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Formation of Ethanol

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Introduction

Formation of Ethanol. Ethanol is a straight chain alcohol (C2H5OH); it is a volatile, colourless liquid that has a strong characteristic odour. Ethanol is commonly used as a psychoactive drug in alcoholic beverages. It has a numeral uses such as an antiseptic, feedstock and fuel. Ethanol is notable as a renewable energy, derived by several means from the fermentation of sugar or hydration of ethylene; ethanol is being developed as an alternative to petrol to fuel cars. In present time, in several countries, ethanol is blended with motor fuels as an additive, to increase the octane rating of the fuel. ...read more.

Middle

It is formed from the action of microorganisms and enzymes through the fermentation of sugars or starches, or cellulous, which is a more difficult process than the usage of sugars. The most widely know process of the formation of ethanol by the means of fermentation begins with carbohydrates; mainly monosaccharides and disaccharides such as glucose, fructose and sucrose. The carbohydrates are converted to cellular energy thereby producing ethanol in the presence of a microbe (usually yeast) and in relatively low heat. The reaction is catalysed by an enzyme in the yeast called zymase. ...read more.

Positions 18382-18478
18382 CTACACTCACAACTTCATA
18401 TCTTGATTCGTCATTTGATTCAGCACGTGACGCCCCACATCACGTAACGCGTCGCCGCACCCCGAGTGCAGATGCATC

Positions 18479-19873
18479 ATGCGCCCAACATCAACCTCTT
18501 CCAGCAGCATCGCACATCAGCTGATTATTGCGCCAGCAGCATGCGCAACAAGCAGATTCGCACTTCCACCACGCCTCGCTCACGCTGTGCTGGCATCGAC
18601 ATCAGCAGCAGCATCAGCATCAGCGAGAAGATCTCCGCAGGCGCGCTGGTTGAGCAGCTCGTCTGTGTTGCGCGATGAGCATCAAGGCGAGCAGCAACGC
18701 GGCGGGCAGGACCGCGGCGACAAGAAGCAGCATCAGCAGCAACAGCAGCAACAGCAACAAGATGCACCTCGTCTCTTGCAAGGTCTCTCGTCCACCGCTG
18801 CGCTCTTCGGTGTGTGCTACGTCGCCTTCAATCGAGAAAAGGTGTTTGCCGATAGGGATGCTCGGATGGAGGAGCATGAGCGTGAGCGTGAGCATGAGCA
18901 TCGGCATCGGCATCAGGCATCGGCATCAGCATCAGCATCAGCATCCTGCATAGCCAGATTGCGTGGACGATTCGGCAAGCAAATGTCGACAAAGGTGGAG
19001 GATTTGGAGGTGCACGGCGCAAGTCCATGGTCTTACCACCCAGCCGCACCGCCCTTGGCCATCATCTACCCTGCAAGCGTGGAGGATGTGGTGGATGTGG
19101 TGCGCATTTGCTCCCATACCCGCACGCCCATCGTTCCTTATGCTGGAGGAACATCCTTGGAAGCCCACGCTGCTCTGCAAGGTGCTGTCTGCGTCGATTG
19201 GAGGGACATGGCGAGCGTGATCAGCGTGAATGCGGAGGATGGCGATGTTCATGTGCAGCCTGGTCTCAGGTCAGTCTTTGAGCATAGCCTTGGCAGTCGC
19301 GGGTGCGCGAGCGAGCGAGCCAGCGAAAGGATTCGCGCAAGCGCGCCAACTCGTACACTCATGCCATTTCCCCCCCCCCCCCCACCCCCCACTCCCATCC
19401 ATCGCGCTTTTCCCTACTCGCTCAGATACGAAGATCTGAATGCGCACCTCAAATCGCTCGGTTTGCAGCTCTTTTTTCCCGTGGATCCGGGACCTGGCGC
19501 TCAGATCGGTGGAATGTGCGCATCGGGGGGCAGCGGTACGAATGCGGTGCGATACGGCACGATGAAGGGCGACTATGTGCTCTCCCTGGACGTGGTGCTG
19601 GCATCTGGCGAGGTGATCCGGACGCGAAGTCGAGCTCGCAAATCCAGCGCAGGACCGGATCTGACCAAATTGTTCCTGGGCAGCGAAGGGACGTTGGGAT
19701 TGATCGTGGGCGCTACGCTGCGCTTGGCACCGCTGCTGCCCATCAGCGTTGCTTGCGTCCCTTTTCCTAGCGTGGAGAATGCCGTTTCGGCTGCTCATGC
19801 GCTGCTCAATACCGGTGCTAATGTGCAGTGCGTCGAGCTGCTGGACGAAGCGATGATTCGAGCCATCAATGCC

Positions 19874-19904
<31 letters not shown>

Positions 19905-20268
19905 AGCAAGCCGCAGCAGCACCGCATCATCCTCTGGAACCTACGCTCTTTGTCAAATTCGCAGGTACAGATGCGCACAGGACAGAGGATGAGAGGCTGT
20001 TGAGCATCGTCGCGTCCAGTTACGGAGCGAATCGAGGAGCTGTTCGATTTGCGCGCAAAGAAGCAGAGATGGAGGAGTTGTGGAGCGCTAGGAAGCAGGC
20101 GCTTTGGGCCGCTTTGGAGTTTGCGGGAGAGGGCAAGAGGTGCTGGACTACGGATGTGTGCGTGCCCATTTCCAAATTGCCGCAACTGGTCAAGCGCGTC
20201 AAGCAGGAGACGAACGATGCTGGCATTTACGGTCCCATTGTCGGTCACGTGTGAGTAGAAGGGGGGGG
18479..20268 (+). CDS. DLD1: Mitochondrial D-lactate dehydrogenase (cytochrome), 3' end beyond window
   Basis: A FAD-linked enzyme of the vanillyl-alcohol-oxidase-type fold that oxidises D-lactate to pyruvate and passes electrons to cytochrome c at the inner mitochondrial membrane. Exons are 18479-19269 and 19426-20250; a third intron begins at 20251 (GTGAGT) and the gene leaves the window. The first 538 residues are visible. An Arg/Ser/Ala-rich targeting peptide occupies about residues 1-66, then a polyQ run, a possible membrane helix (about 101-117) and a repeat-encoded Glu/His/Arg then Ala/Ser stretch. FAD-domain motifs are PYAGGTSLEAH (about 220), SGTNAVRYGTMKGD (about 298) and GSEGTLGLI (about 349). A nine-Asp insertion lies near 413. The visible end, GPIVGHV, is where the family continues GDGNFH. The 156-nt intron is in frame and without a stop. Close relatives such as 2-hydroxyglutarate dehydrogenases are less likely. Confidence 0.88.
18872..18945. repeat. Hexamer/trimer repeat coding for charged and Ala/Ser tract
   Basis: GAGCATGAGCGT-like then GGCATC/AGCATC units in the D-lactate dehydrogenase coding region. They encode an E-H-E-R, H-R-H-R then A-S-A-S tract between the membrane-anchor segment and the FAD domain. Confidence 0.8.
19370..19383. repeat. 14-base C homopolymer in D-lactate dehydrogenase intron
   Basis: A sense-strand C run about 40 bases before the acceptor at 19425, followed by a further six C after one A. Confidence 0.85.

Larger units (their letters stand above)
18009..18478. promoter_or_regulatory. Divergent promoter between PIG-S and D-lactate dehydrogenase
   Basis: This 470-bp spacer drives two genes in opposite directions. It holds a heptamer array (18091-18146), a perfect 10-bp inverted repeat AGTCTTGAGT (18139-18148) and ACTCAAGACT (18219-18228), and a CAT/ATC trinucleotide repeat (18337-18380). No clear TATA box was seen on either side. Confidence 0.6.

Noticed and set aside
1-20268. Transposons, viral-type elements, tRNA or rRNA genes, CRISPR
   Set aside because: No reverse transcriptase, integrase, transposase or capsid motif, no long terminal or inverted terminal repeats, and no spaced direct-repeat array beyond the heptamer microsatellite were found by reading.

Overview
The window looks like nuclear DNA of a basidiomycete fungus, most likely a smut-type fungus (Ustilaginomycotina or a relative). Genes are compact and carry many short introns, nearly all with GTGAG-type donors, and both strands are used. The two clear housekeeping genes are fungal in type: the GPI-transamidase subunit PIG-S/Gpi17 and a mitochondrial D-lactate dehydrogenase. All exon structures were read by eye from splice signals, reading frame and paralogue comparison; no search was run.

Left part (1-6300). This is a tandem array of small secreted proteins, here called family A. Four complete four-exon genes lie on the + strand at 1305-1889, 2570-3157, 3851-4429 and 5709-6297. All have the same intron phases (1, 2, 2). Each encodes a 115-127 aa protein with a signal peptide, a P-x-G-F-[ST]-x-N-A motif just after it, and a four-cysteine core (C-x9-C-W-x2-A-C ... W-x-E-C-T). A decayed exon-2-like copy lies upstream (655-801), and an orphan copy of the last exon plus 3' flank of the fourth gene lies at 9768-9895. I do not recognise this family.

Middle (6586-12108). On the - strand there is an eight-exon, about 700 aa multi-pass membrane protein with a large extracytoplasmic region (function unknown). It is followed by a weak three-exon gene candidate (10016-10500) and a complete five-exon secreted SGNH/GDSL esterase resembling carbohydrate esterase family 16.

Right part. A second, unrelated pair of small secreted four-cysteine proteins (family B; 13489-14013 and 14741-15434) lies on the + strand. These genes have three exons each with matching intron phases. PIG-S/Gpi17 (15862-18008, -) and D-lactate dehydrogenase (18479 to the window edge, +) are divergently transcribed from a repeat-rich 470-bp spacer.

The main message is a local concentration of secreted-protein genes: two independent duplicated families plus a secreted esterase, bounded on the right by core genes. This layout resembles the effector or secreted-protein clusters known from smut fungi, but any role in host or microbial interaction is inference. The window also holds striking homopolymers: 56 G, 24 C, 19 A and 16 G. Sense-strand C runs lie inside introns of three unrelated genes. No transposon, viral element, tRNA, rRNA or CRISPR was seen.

Conclusion

This is followed by the fermentation of the sugars and finally distilled. Cellulosic material can also be fermentated by gasification. This transforms the raw material into gaseous carbon dioxide and carbon dioxide. These gases can be converted to ethanol by the fermentation or chemical cataylsis. Hydration of Ethylene Ethanol for use as an industrial feedstock is made by the hydration of ethylene. Excess water is reacted with the ethylene in the presence of a catalyst (most commonly phosphoric acid) and under high pressure and a temperature of 300�C. C2H4(g) + H2O(g) � CH3CH2OH(l). ...read more.

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